This downpour is one of the best for viewers in the southern tropics, although it is also visible low in the sky for those in the northern hemisphere. The moon will be a thin crescent just past nine during peak. Shower streaks should be noticeable for a week before or after the peak party. Aquariids in the South Delta are expected to produce between 15 and 20 meteors per hour under dark skies and are best seen around 3 a.m.

Active from Jul 14 to Sep 1 Rush night: Aug 11 to 12

Hot summer nights and high rates of fireballs make the Perseids one of the most popular showers of the year. Originating from comet 109P / Swift-Tuttle, which often returns via the inner solar system, the Perseids frequently put on a great show. But this year the moon will be full during the peak shower night and rise most of the night, drastically reducing visibility. Reaching dark skies and waiting until the early hours of the morning can still get you to see between 15 and 20 meteors per hour.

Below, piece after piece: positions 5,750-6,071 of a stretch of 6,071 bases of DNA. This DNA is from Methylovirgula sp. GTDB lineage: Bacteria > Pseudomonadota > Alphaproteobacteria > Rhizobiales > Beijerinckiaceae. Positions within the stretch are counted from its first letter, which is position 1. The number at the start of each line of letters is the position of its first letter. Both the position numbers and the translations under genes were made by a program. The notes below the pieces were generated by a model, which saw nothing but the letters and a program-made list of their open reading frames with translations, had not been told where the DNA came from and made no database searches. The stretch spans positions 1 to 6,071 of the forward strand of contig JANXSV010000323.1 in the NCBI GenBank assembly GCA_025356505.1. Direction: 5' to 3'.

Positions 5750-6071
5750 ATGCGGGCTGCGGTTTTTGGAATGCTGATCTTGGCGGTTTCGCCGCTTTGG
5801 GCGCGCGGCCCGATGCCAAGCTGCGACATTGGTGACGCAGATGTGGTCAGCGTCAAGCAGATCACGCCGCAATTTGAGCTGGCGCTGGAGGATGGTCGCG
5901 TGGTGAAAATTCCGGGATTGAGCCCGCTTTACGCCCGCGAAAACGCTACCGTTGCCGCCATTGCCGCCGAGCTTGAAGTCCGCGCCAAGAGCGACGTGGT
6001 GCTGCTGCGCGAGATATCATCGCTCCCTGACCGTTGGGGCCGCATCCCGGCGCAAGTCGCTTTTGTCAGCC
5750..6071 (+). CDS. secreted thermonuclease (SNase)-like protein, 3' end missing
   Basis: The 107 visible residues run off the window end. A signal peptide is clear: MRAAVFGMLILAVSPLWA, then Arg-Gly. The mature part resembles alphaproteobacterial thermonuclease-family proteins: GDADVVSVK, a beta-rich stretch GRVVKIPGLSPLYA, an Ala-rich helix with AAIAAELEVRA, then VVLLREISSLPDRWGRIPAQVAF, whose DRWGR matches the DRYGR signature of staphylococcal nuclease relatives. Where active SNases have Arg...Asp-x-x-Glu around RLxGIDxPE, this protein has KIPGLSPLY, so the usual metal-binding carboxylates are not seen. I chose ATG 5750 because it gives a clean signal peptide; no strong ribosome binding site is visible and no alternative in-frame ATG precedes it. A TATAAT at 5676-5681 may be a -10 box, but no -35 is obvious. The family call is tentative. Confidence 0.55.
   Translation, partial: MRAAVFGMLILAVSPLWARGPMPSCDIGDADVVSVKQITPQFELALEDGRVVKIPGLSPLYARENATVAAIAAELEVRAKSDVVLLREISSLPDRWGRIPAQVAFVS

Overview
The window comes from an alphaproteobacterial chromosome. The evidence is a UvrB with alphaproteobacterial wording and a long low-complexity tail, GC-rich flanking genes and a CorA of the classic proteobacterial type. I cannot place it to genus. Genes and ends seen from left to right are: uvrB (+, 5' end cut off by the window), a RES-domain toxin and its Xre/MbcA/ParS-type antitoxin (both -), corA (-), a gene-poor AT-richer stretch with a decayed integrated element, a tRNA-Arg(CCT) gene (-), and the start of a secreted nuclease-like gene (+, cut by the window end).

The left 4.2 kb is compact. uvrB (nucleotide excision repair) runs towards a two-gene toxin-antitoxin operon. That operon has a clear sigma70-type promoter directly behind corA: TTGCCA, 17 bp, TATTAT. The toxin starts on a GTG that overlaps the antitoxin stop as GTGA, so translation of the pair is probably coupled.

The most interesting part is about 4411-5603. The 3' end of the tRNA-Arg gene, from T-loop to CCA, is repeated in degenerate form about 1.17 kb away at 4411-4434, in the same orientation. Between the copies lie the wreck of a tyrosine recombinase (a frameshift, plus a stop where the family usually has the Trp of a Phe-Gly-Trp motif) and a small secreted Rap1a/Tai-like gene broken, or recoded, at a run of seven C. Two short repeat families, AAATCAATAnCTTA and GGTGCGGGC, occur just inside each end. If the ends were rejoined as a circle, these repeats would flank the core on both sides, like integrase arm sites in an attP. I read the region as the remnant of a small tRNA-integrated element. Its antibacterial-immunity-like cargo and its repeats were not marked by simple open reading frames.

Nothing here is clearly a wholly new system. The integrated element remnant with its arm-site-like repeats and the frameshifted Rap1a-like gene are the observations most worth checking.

Active from Sep 26 to Nov 22 Rush night: Oct 20 to 21

After hitting the outgoing track of Halley’s Comet in May, Earth collides with debris left by the comet each October as it heads toward the sun, producing the Orionid meteor shower. This is a moderate intensity shower, typically producing 10-20 streaks per hour, although in exceptional years it can create up to 75 streaks per hour. The moon will be 20% full this year, which means visibility should be good. It will be visible anywhere in the world between midnight and 4 a.m. local time.